Blue­birds protest at low Leeds al­lo­ca­tion

The Football League Paper - - CHAMPIONSHIP - By Steven Chicken

RUS­SELL Slade ex­pressed sym­pa­thy for the club’s fans af­ter Cardiff beat a wretched Leeds side with no Blue­birds fans present at El­land Road fol­low­ing a tick­et­ing dis­pute be­tween the two clubs.

City were up­set at Leeds’ of­fer of 500 un­re­stricted away tick­ets fol­low­ing an ini­tial of­fer of 1,000 tick­ets with travel re­stric­tions ap­plied – and backed a sup­porter boy­cott by re­ject­ing their al­lo­ca­tion al­to­gether.

That meant their two goals were greeted in si­lence, save for the mur­mured groans of Leeds fans.

Slade said: “That’s a first for me. Nor­mally there are at least two men and a dog, but there was no­body there so it was a lit­tle bit sur­real.

“I’m dis­ap­pointed for our fans re­ally, be­cause they would have wit­nessed a re­ally strong, solid, pro­fes­sional per­for­mance and three points.

“Our away form is re­ally pleas­ing. If only we could match that at home, it’d be a nice end to the sea­son.

“But first things first, we’ve got an­other dif­fi­cult game on Wed­nes­day away at Ip­swich.”

Both Cardiff goals came from Peter Whit­ting­ham cor­ners, and Slade praised his side for their dev­as­tat­ing set-pieces.

He said: “It’s some­thing that we’ve done very well on for most of the sea­son.

“It helps when you’ve got some­body like Whit­ting­ham who’s got great qual­ity in terms of his de­liv­ery.

“It’s al­ways a threat and a chance for us to score a goal when we’ve got a cor­ner and we’ve made good use of that.”

Leeds of­fered few signs of break­ing a Cardiff jinx that has now seen them fail to beat the Blue­birds in any of their 18 meet­ings since 1984.

Sean Mor­ri­son gave Cardiff the lead af­ter 14 min­utes, ap­ply­ing the fi­nal touch af­ter for­mer Leeds skip­per Lee Peltier headed on Whit­ting­ham’s cor­ner.

But 19-year-old Kalvin Phillips re­ceived a rap­tur­ous re­sponse when he equalised three min­utes later, with the academy grad­u­ate cap­i­tal­is­ing on David Mar­shall’s slip to score on his home de­but.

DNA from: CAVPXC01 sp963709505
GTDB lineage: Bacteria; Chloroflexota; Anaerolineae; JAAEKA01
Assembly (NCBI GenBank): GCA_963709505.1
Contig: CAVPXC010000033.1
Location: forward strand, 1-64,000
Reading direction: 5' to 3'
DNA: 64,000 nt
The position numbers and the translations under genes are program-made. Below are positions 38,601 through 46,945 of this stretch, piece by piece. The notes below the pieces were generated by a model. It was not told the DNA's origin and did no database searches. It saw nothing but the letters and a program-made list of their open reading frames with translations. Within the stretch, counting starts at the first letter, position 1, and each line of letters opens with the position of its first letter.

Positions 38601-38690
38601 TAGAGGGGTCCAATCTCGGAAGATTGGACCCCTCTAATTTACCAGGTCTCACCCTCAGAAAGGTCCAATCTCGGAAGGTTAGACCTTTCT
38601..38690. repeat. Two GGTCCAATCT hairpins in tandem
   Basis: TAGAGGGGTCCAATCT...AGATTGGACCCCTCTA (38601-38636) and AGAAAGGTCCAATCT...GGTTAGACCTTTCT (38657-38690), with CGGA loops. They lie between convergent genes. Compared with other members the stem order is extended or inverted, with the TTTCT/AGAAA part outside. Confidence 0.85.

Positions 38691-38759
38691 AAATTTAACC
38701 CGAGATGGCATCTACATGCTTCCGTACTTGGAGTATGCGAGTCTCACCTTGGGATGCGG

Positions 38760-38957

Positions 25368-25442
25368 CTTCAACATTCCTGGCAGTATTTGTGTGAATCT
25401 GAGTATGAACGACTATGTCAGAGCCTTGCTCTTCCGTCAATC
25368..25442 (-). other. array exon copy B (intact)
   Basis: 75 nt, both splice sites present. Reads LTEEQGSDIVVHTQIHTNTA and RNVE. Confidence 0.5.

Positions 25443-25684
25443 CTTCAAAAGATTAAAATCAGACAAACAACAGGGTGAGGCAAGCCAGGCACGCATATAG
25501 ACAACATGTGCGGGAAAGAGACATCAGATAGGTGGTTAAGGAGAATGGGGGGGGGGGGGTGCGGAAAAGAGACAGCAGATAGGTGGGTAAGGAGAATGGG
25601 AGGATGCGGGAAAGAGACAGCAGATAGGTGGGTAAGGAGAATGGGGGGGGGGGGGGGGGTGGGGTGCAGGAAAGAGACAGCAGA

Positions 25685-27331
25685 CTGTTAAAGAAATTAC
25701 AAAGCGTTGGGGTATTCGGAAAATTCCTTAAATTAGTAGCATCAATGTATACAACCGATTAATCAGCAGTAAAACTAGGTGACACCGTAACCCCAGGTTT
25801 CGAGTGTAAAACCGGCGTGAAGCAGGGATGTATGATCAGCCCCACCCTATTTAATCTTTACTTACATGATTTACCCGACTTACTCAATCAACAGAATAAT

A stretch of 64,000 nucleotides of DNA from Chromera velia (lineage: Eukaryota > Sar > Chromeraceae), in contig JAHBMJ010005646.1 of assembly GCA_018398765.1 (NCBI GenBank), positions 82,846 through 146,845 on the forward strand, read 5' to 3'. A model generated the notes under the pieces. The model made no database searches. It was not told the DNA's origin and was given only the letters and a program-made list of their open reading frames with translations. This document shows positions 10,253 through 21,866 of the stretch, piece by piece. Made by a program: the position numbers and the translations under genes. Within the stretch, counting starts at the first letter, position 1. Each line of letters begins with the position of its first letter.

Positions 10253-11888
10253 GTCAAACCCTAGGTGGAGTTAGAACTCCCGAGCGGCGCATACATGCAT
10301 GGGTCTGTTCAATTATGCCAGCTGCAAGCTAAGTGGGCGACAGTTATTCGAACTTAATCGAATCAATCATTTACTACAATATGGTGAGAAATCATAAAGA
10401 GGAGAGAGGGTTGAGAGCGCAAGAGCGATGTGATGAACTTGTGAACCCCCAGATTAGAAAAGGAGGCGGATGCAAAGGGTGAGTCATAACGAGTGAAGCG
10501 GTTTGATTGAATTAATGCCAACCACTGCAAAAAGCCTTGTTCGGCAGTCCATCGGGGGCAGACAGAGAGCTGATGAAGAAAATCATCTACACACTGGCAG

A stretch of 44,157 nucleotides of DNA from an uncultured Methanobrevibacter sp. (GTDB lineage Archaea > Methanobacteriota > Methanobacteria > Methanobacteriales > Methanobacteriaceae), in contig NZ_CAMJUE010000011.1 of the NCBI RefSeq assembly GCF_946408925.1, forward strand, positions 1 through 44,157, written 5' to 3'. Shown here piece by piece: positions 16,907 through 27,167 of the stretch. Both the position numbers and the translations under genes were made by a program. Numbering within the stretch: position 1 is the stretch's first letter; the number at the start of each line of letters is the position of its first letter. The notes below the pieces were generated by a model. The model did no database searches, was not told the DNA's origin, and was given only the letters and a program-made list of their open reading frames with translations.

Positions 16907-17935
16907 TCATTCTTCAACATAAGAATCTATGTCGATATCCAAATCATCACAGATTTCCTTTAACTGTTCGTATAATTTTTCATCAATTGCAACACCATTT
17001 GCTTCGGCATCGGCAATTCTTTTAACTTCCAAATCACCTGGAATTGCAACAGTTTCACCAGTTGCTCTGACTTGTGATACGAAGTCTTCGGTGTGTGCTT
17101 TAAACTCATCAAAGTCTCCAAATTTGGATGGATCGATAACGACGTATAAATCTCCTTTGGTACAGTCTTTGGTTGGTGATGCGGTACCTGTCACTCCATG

Eoin Doyle forced Marco Silvestri to make a good save af­ter pick­ing up Sol Bamba’s atro­cious back­pass, though the of­fi­cials er­ro­neously gave a goal kick rather than a cor­ner.

That may have been some­thing of a let-off for Leeds, who clearly learned noth­ing from the de­fen­sive sham­bles in Mor­ri­son’s opener.

Cardiff tried the same rou­tine again just be­fore half-time to some suc­cess, with Doyle forc­ing a save from Silvestri, al­beit with the off­side flag al­ready up.

Un­be­liev­ably, Leeds were caught out by the iden­ti­cal trick again on 62 min­utes, with an­other Whit­ting­ham cor­ner flicked on by Peltier and Mor­ri­son get­ting a shot away once more.

This time Silvestri par­ried it, but Aron Gun­nars­son con­verted the re­bound.

Leeds went close to an­other quick equaliser, but sub­sti­tute Billy Sharp’s header from Char­lie Tay­lor’s cross bounced off and over the bar; and Leeds of­fered no fur­ther threat on goal.

United boss Neil Red­fearn said: “It was a poor per­for­mance. The thing that was miss­ing, more than any­thing, was a de­sire and an ef­fort to try and get us back in the game.

“Once we got back to 1-1 I’m think­ing ‘well, we can’t play as bad as that again’, But we strug­gled again in the sec­ond half.

“It’s a re­ally strange per­for­mance for us be­cause all the things that we stand for, they were to­tally the op­po­site here.

“The kids are go­ing to make mis­takes, but from your se­niors you’re ex­pect­ing a level of con­sis­tency, a level of per­for­mance and an un­der­stand­ing.”

WIN­NER: Aron Gun­nars­son scores to put Cardiff 2-1 up

PIC­TURES: Me­dia Im­age Ltd

JUMP FOR JOY: Aron Gun­nars­son cel­e­brate’s scor­ing Cardiff’s win­ning goal


GHAM Cardiff

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